• To achieve its shiny appearance, traditional leather is coated with plastic to create patent leather. 3 These shoes, unlike those made of genuine leather or suede, can tolerate getting wet without suffering any shrinkage or damage thanks to the glossy coating.
  2. 2

    To get rid of scuff marks, simply use hand sanitizer and a cotton swab. Place a small amount of hand sanitizer on a cotton swab and rub your hands together. Gently rub the swab over the scuffs to remove them. After that, use a clean cloth to remove any remaining hand sanitizer. [14]

    • If you're out of shoe polish, petroleum jelly works in a pinch.
  3. 3

    Use mineral oil and a clean cloth to shine your footwear. There is no need to purchase a specialized patent leather cleaner because mineral oil is the main ingredient in most commercial shoe cleaners. Put about four or five drops of the mineral oil onto a clean cloth, and then rub it all over your shoes. If you want your shoes to shine, use a second clean cloth to buff them.

    • Use a cotton ball if you don't have a clean cloth handy.


Question New
  • Question

    The best way to restore the shine to white leather shoes

    Marc Sigal
    Mr. Marc Sigal
    Expert in the Care of Shoes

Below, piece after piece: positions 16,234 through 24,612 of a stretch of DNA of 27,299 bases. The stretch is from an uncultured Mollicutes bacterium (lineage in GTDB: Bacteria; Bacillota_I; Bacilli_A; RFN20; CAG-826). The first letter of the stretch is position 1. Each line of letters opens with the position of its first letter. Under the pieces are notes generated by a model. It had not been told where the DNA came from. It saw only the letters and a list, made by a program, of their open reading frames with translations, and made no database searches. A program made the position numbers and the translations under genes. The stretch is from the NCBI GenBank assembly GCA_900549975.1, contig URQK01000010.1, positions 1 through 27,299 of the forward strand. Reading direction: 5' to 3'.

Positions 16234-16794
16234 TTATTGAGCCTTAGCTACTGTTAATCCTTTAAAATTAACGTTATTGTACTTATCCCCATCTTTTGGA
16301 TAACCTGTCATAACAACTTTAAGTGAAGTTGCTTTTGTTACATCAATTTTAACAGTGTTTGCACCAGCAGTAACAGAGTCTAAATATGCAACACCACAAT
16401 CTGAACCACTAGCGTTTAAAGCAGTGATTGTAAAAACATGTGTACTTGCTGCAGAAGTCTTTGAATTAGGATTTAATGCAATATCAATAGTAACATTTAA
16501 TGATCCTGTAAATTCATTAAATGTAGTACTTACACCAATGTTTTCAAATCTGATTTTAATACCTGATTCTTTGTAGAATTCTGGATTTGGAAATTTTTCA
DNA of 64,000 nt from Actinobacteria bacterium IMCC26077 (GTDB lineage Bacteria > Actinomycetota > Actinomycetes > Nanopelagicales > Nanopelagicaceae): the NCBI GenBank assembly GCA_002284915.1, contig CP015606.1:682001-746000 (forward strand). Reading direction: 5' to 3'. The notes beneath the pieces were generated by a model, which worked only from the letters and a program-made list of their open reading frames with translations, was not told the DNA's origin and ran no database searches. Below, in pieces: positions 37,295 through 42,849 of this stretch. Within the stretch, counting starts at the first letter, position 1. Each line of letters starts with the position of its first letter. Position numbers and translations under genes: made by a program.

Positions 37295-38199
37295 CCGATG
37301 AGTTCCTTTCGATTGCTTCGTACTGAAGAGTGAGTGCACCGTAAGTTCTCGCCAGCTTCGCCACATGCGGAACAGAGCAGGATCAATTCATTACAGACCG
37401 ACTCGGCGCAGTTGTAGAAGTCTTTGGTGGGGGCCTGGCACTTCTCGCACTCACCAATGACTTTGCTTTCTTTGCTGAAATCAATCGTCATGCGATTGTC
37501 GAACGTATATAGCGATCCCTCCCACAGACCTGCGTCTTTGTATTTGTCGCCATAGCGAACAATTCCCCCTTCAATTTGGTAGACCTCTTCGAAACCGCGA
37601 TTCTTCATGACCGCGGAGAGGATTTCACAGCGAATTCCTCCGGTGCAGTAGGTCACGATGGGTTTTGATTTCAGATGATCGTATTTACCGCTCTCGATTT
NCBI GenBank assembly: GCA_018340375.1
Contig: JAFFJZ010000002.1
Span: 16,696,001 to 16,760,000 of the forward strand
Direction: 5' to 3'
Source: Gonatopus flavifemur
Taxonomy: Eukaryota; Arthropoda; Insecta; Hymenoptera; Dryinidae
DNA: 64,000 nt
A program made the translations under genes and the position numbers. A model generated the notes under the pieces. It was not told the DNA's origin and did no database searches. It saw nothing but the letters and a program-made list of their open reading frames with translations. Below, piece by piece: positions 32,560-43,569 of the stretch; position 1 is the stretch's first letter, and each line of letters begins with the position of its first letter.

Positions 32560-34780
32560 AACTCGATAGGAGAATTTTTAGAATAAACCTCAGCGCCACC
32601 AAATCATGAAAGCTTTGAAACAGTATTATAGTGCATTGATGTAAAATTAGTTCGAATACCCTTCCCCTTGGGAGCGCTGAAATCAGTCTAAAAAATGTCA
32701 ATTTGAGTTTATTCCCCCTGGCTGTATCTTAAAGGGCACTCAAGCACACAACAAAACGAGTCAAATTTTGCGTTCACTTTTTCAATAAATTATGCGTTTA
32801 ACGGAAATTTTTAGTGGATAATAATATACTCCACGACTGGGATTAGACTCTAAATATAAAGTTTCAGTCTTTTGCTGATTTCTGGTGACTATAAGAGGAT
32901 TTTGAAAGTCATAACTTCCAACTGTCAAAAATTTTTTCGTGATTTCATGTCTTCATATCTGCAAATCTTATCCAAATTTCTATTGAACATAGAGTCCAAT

ButlerBox, a Los Angeles–based dry cleaning and shoe care service, was founded by Marc Sigal. Lockers from ButlerBox are placed in high-end buildings such as apartment complexes and office towers as well as public spaces such as shopping malls and other public buildings so that customers have access to them around the clock, seven days a week. Marc attended the University of California, Santa Barbara and earned a bachelor's degree in international studies.
    Marc Sigal

    The first rule of cleaning leather shoes is to never use water. The leather will contract if exposed to water, so try to keep them out of the rain. Keep your leather shoes looking like new by regularly cleaning them with a soft bristle brush or microfiber towel and polishing them. Use a leather conditioner to soften the material and make it more manageable.

  • Question

    Does anyone know of a good way to clean muddy leather shoes?